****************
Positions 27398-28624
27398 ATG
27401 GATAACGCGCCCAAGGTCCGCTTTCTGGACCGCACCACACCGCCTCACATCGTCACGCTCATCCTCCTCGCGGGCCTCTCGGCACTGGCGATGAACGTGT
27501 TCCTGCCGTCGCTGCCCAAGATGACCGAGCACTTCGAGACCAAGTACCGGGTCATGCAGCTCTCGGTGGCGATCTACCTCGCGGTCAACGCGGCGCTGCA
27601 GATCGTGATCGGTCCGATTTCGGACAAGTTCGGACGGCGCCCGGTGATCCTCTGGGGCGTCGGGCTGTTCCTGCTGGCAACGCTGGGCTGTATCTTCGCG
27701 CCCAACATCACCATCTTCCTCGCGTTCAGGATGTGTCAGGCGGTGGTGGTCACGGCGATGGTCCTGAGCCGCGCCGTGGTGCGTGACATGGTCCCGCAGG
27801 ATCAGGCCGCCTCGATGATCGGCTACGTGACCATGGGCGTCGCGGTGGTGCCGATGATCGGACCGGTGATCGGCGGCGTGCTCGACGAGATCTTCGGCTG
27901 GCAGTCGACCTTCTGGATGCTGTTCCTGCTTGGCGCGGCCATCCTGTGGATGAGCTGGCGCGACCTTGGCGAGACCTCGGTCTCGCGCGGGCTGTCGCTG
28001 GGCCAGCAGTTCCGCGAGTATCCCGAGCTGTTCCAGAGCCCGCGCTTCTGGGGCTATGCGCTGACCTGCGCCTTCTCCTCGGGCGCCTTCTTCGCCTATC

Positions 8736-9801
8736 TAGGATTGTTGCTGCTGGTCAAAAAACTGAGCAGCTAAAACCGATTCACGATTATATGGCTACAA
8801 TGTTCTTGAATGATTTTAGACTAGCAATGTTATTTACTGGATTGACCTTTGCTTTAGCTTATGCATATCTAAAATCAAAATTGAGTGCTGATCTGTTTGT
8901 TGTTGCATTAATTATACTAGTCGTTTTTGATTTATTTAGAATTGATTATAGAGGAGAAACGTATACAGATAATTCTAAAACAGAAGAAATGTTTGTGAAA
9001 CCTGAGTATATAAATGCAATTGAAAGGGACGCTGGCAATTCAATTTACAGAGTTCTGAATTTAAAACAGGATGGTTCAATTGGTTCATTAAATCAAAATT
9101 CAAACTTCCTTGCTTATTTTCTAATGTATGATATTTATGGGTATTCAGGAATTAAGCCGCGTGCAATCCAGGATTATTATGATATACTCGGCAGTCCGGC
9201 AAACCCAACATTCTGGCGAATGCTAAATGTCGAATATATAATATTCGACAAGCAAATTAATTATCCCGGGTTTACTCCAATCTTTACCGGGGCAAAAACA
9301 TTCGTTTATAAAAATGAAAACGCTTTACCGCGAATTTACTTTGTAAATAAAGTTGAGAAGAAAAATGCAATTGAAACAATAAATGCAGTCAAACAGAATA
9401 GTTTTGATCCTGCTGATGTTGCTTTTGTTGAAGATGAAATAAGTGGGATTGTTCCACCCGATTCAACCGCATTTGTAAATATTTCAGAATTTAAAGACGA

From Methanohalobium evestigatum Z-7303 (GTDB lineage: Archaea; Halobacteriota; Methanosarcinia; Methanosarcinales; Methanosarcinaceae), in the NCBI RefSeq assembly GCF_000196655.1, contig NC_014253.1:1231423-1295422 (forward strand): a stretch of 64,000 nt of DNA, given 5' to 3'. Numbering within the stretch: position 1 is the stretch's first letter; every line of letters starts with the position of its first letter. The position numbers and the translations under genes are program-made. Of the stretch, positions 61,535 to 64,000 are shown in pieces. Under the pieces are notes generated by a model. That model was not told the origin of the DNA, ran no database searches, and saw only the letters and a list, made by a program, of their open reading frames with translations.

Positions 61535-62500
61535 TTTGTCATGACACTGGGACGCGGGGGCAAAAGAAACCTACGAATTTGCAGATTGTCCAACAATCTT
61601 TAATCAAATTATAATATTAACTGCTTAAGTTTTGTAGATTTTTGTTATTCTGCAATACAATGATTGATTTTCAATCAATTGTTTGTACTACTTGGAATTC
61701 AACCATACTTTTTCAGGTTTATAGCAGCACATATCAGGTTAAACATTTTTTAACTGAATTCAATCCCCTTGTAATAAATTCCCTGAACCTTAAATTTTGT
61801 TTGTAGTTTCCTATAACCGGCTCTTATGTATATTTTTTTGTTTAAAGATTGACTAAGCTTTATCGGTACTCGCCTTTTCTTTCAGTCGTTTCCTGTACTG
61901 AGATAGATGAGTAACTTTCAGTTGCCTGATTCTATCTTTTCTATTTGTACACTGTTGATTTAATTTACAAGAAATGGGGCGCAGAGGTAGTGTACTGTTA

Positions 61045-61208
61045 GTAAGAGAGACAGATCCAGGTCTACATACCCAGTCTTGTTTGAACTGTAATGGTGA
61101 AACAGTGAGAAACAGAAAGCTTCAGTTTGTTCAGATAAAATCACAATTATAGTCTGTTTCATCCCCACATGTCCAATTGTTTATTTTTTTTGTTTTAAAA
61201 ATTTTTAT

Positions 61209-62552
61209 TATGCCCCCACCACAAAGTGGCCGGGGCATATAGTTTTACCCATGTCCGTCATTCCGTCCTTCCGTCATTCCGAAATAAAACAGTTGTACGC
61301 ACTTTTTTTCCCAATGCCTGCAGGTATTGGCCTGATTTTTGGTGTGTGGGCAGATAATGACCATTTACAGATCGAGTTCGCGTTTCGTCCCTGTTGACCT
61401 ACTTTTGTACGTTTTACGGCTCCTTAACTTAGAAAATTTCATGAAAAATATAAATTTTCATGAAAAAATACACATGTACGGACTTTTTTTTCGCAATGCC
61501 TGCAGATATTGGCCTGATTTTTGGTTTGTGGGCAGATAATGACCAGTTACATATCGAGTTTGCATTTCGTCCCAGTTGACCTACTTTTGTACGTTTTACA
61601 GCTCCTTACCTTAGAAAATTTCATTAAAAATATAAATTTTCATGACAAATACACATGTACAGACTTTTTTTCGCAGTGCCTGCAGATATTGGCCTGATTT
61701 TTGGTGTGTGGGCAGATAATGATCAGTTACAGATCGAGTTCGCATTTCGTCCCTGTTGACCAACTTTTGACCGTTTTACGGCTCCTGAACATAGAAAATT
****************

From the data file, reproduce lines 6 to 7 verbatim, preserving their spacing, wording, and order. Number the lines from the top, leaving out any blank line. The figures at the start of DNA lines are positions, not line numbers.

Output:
27701 CCCAACATCACCATCTTCCTCGCGTTCAGGATGTGTCAGGCGGTGGTGGTCACGGCGATGGTCCTGAGCCGCGCCGTGGTGCGTGACATGGTCCCGCAGG
27801 ATCAGGCCGCCTCGATGATCGGCTACGTGACCATGGGCGTCGCGGTGGTGCCGATGATCGGACCGGTGATCGGCGGCGTGCTCGACGAGATCTTCGGCTG